(Headline USA) The Centers for Disease Control and Prevention issued a new eviction moratorium that would last until Oct. 3, as the Biden administration sought to quell intensifying criticism from progressives that it was allowing vulnerable renters to lose their homes during a pandemic.
The ban announced Tuesday could help keep millions in their homes as the coronavirus’s delta variant has spread and states have been slow to release federal rental aid.
It would temporarily halt evictions in counties with “substantial and high levels” of virus transmissions and would cover areas where 90% of the U.S. population lives.
The announcement was a reversal for the Biden administration, which allowed an earlier moratorium to lapse over the weekend after saying a Supreme Court ruling prevented an extension. That ripped open a dramatic split between the White House and progressive Democrats who insisted the administration do more to prevent some 3.6 million Americans from losing their homes during the COVID-19 crisis.
The court opined 5-4 in June that the moratorium was unconstitutional, but Justice Brett Kavanaugh — ignoring his judicial responsibilities — declined to end the policy because it was due to expire in August anyway. Constitutional lawyer Josh Blackman wrote last month:
Justice Kavanaugh issued a clear ultimatum to the Biden Administration: if you extend the moratorium one more time, I’ll flip my vote. Congressional authorization is not needed now. But come August 1, I’ll boof up your executive action. In effect, Justice Kavanaugh is telling Biden to go to Congress, or throw 6 million people on the street.
Speaking at the White House on Tuesday, Biden said he pushed the CDC to again consider its options. But he still seemed hesitant as to whether the new moratorium could withstand lawsuits about its constitutionality, saying he has sought the opinions of experts as to whether the Supreme Court would approve the measure.
“The bulk of the constitutional scholarship says that it’s not likely to pass constitutional muster,” Biden said. “But there are several key scholars who think that it may and it’s worth the effort.”
The president added that the moratorium — even if it gets challenged in court — “will probably give some additional time” for states and city to release billions of dollars in federal relief to renters.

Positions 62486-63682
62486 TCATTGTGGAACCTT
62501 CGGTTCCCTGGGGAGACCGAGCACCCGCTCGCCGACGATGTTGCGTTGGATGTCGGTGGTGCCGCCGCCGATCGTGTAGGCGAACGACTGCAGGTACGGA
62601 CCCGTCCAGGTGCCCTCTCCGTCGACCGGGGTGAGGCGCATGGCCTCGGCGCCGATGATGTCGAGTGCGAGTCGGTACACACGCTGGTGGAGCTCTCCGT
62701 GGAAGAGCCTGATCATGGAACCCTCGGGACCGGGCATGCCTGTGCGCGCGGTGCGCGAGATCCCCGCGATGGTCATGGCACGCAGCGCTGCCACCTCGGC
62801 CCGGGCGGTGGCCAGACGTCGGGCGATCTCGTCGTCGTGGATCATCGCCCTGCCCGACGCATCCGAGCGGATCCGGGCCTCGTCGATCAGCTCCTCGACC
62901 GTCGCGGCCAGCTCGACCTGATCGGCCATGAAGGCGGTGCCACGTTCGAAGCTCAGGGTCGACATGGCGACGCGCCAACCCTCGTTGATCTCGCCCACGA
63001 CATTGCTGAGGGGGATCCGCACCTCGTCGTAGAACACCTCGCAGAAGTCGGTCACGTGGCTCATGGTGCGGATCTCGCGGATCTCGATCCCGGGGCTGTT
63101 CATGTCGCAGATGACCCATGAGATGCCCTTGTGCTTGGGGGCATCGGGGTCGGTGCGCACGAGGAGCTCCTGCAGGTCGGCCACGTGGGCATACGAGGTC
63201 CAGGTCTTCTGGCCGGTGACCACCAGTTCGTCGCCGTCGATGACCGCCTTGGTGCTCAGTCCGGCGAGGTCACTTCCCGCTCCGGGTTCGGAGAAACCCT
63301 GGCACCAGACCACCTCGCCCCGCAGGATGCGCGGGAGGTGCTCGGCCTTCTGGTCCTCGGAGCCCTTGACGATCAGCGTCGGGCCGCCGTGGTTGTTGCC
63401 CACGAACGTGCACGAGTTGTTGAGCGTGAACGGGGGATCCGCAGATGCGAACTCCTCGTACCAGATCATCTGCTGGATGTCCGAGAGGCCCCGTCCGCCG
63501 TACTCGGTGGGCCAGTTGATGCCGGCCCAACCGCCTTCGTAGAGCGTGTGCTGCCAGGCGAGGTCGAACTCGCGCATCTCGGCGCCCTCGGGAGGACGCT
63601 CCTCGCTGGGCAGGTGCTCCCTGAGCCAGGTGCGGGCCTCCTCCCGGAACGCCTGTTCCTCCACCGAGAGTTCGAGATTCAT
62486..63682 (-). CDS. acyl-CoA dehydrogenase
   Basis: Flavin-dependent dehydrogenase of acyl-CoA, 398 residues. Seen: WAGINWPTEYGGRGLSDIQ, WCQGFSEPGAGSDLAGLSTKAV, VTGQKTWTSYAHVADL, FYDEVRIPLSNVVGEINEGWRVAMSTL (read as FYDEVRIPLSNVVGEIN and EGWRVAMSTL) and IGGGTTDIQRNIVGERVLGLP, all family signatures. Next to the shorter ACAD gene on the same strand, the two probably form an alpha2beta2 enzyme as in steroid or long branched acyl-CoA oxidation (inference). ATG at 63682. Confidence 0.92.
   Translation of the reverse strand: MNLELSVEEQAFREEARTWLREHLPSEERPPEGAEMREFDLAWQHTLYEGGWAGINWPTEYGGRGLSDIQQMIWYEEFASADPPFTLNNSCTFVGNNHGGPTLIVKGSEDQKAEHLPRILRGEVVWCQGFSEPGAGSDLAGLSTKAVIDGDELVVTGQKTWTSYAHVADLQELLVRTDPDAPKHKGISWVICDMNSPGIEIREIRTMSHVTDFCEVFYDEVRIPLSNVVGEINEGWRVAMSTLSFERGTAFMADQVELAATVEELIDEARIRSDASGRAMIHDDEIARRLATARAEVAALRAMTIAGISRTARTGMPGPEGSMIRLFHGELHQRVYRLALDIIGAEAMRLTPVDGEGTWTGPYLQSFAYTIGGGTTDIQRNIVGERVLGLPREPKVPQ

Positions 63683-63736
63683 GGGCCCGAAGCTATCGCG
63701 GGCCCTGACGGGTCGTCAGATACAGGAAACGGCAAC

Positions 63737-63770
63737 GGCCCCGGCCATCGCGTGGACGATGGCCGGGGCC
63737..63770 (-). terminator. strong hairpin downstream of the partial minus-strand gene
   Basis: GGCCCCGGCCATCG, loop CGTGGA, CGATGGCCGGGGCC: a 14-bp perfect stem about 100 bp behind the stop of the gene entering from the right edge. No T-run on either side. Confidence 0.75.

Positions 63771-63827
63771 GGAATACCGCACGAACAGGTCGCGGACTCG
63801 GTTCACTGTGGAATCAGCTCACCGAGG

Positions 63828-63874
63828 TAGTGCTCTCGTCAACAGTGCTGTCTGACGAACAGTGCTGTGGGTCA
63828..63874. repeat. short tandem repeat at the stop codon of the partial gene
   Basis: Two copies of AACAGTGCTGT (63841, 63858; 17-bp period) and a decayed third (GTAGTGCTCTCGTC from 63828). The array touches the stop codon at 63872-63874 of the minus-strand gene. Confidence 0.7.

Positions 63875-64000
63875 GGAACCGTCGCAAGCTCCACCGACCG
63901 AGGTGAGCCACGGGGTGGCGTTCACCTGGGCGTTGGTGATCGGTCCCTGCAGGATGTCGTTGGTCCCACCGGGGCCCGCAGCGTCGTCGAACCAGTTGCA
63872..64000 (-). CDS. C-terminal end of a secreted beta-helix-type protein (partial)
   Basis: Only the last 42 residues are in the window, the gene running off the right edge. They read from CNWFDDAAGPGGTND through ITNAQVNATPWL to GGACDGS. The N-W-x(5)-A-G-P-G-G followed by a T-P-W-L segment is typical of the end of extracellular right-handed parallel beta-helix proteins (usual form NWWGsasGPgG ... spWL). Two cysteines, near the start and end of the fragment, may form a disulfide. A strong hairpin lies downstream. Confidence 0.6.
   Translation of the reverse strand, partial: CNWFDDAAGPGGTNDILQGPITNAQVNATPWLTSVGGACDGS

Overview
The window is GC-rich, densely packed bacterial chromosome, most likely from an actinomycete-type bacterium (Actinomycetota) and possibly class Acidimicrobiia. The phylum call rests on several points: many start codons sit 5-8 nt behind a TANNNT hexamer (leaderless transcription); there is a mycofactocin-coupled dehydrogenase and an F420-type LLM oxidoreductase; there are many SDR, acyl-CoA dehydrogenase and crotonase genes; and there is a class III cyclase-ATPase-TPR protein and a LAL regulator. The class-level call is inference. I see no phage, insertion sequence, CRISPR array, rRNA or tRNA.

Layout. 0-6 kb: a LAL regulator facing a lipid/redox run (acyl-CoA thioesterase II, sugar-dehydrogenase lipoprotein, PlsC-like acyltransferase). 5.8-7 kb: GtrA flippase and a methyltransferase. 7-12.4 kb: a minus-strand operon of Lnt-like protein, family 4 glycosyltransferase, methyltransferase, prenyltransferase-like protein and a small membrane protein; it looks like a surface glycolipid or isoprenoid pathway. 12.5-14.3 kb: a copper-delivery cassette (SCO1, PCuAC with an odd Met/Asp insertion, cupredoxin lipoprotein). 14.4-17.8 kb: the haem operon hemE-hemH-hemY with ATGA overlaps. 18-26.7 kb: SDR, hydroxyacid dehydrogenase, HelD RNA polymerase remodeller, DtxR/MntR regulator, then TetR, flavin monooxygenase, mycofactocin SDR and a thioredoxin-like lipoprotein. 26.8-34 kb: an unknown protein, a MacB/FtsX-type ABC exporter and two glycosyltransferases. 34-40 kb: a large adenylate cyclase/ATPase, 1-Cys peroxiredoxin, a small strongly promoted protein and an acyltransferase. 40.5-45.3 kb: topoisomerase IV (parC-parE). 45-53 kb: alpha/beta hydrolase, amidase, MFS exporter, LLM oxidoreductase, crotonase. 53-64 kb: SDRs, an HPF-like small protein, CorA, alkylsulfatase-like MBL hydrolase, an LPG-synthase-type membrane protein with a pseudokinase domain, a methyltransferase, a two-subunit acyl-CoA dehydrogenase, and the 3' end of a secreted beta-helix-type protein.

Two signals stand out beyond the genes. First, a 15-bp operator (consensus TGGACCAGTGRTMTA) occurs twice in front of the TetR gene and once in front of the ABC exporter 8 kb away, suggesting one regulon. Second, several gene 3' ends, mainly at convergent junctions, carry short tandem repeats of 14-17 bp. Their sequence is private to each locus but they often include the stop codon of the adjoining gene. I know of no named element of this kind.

Politically, the extension could help heal a rift with liberal Democratic lawmakers who were calling on the president to take executive action to keep renters in their homes. The administration had spent the past several days scrambling to reassure Democrats and the country that it could find a way to limit the damage from potential evictions through the use of federal aid.
But pressure mounted as key lawmakers said it was not enough.
Top Democratic leaders joined Rep. Cori Bush, D-Mo., who has been camped outside the U.S. Capitol for several days. The freshman congresswoman once lived in her car as a young mother and pointed to that experience to urge the White House to prevent widespread evictions.
As she wiped her eyes before a crowd at the Capitol after the CDC’s announcement, Bush said she was shedding “joyful tears.”
“My God, I don’t believe we did this,” she said. “We just did the work, just by loving folks to keep millions in their homes.”
House Speaker Nancy Pelosi said it was a day of “extraordinary relief.”
“The imminent fear of eviction and being put out on the street has been lifted for countless families across America. Help is Here!” Pelosi said in a statement.
Administration officials had previously said a Supreme Court ruling stopped them from setting up a new moratorium without congressional backing.
But on Tuesday, the CDC cited the slow pace of state and local governments disbursing housing aid as justification for the new moratorium.
Aside from the moratorium, Biden has insisted that federal money is available — some $47 billion previously approved during the pandemic — that needs to get out the door to help renters and landlords.
“The money is there,” Biden said.
Adapted from reporting by Associated Press.